- In-Service Claims: In some cases, you may have developed an injury during active duty but can remain in active service. For these situations, you will file an in-service claim.
- Post-Service Claims: In the case of mesothelioma or other asbestos-related diseases, veterans can file post-service claims because they developed a latent active-duty injury.
- Special Claims: There are occasional situations that fall outside of the above claim types and wil require you to file a special claim.
Other VA Benefits for Coast Guard Veterans
The VA helps disabled Coast Guard veterans readjust after their service-related injuries and illnesses. They have a compassionate approach to ensuring Coast Guard veterans are cared for in the long-term.
Eligible veterans can apply for extended VA benefits, including:
- Disability Pensions
- Preventive Healthcare Services
- Personal Health Programs
- Education and Training
- Home Loans
- Vocational Rehabilitation and Employment
- Mental Health Assistance and Counseling
- Survivors Benefits
- Burial and Memorial Services
If you meet the eligibility criteria for receiving VA benefits as a Coast Guard veteran, then you have a few options for how to file your claim.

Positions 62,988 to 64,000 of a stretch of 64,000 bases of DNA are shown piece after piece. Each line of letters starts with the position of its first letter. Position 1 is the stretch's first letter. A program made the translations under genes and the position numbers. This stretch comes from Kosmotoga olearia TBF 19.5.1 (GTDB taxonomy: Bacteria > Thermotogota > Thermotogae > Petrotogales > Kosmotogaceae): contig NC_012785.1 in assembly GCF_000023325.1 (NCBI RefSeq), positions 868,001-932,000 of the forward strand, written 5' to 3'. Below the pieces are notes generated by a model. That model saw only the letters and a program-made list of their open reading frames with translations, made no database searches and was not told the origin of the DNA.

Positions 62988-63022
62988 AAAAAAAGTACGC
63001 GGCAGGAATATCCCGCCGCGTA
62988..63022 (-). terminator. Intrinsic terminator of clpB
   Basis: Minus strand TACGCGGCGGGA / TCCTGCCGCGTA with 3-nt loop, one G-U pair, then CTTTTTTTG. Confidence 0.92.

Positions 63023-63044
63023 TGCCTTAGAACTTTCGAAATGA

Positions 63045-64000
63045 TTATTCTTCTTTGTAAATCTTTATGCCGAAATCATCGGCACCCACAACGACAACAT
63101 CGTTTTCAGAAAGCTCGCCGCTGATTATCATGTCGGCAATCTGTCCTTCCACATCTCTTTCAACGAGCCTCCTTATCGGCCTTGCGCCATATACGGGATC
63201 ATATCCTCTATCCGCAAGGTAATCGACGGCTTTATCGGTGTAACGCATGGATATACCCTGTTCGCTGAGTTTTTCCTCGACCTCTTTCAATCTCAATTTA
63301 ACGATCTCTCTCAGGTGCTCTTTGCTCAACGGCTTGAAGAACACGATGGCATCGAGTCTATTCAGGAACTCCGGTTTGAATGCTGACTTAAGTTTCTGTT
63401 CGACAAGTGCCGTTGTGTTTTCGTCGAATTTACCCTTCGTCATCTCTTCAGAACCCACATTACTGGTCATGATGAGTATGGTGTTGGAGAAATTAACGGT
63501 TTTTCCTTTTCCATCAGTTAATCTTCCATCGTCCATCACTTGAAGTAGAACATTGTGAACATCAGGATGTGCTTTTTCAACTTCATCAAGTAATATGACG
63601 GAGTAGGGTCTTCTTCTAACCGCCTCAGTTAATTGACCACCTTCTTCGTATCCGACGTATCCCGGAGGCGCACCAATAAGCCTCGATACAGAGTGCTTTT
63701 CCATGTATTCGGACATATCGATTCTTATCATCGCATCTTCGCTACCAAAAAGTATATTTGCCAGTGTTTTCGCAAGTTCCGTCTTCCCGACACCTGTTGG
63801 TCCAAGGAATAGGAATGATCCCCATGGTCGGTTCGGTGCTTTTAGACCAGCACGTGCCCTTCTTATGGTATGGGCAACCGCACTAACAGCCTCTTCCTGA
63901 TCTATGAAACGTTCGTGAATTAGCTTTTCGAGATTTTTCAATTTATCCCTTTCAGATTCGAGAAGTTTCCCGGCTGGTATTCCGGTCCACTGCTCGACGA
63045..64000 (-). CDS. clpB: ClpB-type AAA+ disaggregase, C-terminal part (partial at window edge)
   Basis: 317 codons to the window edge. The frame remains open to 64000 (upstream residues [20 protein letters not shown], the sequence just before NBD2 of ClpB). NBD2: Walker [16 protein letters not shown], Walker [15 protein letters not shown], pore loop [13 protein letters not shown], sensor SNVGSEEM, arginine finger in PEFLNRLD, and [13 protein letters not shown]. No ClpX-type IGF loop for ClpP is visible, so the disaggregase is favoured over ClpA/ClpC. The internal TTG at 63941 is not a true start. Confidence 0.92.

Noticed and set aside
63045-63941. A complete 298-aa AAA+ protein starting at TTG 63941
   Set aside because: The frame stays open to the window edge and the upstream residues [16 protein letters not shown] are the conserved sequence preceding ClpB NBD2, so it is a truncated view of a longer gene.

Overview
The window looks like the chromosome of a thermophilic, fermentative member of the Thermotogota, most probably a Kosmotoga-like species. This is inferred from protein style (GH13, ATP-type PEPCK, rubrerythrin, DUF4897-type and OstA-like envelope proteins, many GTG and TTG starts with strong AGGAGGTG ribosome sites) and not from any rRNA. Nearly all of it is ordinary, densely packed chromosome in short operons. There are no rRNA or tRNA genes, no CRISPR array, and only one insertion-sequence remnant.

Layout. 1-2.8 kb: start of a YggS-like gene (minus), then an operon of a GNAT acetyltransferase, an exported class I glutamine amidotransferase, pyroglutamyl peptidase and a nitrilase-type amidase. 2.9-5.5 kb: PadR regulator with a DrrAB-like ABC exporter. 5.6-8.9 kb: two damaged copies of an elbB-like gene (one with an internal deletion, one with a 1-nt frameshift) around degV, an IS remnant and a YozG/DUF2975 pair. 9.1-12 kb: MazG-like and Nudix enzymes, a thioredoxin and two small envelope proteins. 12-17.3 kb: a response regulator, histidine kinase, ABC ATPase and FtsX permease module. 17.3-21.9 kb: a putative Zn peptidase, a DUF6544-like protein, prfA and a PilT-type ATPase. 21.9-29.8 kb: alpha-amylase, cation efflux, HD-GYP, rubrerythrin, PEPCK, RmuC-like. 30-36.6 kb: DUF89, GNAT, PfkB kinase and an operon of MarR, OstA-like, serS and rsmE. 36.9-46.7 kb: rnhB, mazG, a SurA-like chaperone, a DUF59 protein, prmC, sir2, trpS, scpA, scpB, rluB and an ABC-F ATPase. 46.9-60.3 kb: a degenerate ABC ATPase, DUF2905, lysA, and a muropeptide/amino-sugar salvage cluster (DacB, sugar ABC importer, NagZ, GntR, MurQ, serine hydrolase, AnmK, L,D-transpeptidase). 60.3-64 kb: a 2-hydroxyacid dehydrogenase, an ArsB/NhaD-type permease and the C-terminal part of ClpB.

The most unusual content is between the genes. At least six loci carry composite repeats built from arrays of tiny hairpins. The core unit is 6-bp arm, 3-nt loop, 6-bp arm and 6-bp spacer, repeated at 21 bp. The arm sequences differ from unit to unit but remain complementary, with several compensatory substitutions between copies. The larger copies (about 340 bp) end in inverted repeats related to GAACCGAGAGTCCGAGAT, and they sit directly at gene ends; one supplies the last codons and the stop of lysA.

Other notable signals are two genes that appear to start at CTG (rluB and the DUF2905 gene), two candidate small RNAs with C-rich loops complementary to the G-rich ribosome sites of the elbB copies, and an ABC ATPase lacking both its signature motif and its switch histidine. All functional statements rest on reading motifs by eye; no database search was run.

You can file your VA benefits claim in any of the following ways:
- Apply online through the VA’s eBenefits portal
- Visit a VA branch and apply in person
- Have a VA Accredited Claims Agent help you with your claim
- Hire a Veterans Advocate lawyer who can file the claim on your behalf
Claiming VA benefits isn’t the only recourse U.S. Coast Guard veterans have for obtaining compensation for asbestos-caused diseases. Like civilian victims, USCG veterans can sue negligent asbestos product manufacturers. Civilian claims don’t affect any benefits or compensation paid by the VA.
For more information on filing a personal injury or VA claim, contact our Justice Support Team today.